The long period of 59 years he lived on Brookland and his other farm Mount Park was broken only once, when he and the Fannin brothers went in search of diamonds along the Vaal River. This was probably in the Barkley West/ Schmidsdrift stretch of the river near Kimberley. The small party were away for three years and it is said that Charles did “fairly well”, his diamond adventures enabling him to build his homestead where it still stands today.
His bravery was manifested in his actions when, together with George Fannin, they went to search for his father,Robert Speirs who was missing in the Drakensberg on the back of one of the interminable Bushmen raids. Charles, 22, backtracked to the summit of the mountain to the site of Hodgson’s grave, into the very stronghold of the Bushmen and returned safely. Whereas this might not sound like much of an achievement it must be remembered that a vast tract of land between the farm Brookland and the summit of the Drakensberg had to be negotiated which was inhabited by renegade Kafirs, Hottentots and Bushmen and all this mounted on horseback.
As a boy in his early teens he was permitted to join the Durban Volunteer Guard and at a later stage he enrolled in the Karkloof Troop of the Natal Carbineers. In a newspaper article written in 1915 it was stated that “For a long time he was a member of the Natal Carbineers, and took part in the expedition to Kranskop in 1860, when Cetewayo threatened an invasion of Natal, and again in 1865, when an inroad of the Basuto’s took place.” The article also mentioned his diamond expedition stating “in 1870 he formed one of the Natal pioneers of the Kimberley diggings, devoting a good portion of the nearly three years he was there to the river diggings initially at Pniel, but eventually at Colesberg Kop, the now great Kimberley Mine”
On 17 December 1873 Charles Pennell Speirs married Helen Grace Somerville King, daughter of John and Janet King of the farm Lynedock. (Helen’s sister was to marry Charles John Smythe, the Prime Minister of Natal, in 1876.)
The first of ten children came into the world in 1877 with one following every 21 months on average over a period of 18 years. Charles and his wife were to know tragedy, their son Oscar Bruce was cruelly killed in a saw mill accident on the farm in 1895 and Fergus Stuart died of pneumonia at the age of 21 in 1906.
In 1886 Charles lost his right hand which handicapped him considerably for the rest of his life. In 1887 he was appointed a JP – Justice of the Peace ( a position which carried some serious prestige in society at that period – for the County of Pietermaritzburg and was allotted two Native Constables who lived on his farm and carried out their duties from there. He was also a member of the Road and Licencing Boards for the Lions River Division.
In October 1899 the Anglo Boer War broke out and much consternation was caused in local circles as a result of the rapid movement of Boer Commando’s heading south intent on getting into Pietermaritzburg. Town Guards and District Rifle Associations sprang up everywhere. The Nottingham Road Rifle Association had been formed in January 1890 with members coming from far afield including Charles Speirs. Rifles used were Martini Henry’s and the recoil from one of these could leave one’s shoulder sore and blue for a week.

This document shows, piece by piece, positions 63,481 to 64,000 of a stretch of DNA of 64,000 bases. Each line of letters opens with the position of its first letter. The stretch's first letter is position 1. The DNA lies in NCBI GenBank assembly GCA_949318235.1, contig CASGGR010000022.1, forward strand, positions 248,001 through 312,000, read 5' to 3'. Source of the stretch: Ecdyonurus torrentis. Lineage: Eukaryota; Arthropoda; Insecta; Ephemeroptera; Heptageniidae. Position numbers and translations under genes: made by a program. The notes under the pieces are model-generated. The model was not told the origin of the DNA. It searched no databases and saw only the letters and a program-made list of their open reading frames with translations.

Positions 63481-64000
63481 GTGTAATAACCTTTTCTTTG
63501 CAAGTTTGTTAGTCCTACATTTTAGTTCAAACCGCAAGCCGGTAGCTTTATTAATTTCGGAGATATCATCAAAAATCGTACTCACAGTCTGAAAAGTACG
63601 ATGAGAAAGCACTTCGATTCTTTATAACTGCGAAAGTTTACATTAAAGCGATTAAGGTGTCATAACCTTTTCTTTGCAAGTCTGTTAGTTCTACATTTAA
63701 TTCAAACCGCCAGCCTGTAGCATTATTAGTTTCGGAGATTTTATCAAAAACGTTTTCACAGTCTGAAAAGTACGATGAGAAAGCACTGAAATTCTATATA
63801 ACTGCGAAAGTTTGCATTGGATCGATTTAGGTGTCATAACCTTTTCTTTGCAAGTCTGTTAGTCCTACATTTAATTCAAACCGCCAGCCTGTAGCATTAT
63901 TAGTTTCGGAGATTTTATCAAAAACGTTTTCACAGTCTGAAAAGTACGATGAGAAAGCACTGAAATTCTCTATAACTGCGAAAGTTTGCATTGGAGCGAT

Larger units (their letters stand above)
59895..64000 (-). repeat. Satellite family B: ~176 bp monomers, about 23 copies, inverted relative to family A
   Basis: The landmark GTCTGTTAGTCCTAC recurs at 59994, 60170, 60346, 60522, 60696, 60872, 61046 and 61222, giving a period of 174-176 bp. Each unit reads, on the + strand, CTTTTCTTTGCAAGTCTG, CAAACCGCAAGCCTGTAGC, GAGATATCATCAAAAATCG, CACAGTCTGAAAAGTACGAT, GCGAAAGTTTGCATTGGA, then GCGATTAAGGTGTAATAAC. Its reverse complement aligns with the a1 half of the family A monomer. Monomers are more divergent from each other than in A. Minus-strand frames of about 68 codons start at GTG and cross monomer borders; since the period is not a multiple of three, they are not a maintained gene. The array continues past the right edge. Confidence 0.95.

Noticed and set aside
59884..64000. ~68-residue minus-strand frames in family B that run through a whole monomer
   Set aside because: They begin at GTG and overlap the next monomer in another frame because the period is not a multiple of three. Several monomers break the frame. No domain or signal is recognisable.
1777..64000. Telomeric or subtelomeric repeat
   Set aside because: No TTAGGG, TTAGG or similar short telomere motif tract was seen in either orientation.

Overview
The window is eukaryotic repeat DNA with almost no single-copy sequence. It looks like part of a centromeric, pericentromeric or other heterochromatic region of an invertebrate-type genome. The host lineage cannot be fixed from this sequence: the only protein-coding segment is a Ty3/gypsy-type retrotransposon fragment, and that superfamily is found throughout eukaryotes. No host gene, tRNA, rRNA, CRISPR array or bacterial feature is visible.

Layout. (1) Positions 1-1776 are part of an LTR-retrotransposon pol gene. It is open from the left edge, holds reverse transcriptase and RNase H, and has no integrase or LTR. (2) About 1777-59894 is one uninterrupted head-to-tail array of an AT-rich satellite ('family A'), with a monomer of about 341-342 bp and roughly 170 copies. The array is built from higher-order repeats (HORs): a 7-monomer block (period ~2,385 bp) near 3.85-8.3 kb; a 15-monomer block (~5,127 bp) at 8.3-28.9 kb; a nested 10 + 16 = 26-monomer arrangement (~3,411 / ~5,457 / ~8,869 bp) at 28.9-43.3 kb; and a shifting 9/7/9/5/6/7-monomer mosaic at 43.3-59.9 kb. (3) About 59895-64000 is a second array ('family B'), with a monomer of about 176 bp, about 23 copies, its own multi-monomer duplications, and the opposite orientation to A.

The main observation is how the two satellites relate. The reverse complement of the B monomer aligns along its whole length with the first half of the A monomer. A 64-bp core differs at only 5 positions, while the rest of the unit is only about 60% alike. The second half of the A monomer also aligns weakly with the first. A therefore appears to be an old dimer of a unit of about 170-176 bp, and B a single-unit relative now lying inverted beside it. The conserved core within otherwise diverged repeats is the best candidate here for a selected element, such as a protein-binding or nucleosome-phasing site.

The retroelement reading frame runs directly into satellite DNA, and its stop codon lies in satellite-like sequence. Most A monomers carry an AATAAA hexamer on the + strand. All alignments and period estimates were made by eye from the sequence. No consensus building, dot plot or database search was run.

When the Boers got as far as Mooi River the second line of defence, the Nottingham Road Rifle Association, was called out. They, Charles Speirs among them, were stationed at Nottingham Road to patrol as much as possible, and to check the enemy advance until additional Imperial troops arrived. Two deserters from the Boer side came in and gave them themselves up at Strathearn, James King’s homestead. They were German blacksmiths from Germiston and had been commandeered. Charles’ son James Gordon was in the Siege of Ladysmith serving with the Natal Carbineers.
For his efforts Charles Speirs was awarded the Queens South Africa Medal.
The war over in May 1902, life returned to normal and the Speirs’ continued to raise their family in an idyllic environment despite an ever present lack of funds. In 1906 the two Native Constables attached to Charles Pennell as Justice of the Peace, warned Helen Grace that all the Native kraals on the farm were full of assegais and the inhabitants had been told to kill all white fowls and anything else that was white. This intelligence was reported to the Police who claimed it was nonsense. Only a few months later the Bambatha Rebellion broke out and Mount Park went into laager. The Zulus were on the summit of nearby Inhluzana chanting war cries, all the sons took turns patrolling through the night. The indentured Indian servants were terrified and the women were told to retreat up into the loft above the dining room in the event of the Blacks closing in on the house. Luckily there was no incident and the Bambatho Rebellion continued elsewhere.
Charles Pennell suffered a stroke and was more or less bedridden for the last two years before he died on 13 May 1915. His wife, Helen Grace, lived a mere 35 days after his death, dying on 27 June 1915.
He left behind a sizeable estate to the tune of £7 357. He and his wife are both buried in the family cemetery at Mount Park. A remarkable man, son of the soil and original immigrant to these parts.
Only found a small write up in the Spink Anglo Boer War Anniversary sale.
The Natal Volunteer Transport Service was formed in Pietermaritzburg in 1899 and had an original strength of two Officers, one Warrant Officer, and seven Non-Commissioned Officers, all mounted. Native drivers, two per wagon, were employed. It was organised as a Mounted Brigade Train with mule draft for the first line and oxen for the second line. During the Natal campaign the unit took over the supply services of the Natal Royal Rifles. 30 medals were issued of which 4 bore the clasp 'Relief of Ladysmith'
The Natal Volunteer T.S. should not be confused with medals named to 'Natal Transport', a very similar unit. This unit was formed to ameliorate the deficencies in Buller's transport system. It would appear that it was made up of civilian contractors. 62 medals were issued named to the Natal Transport.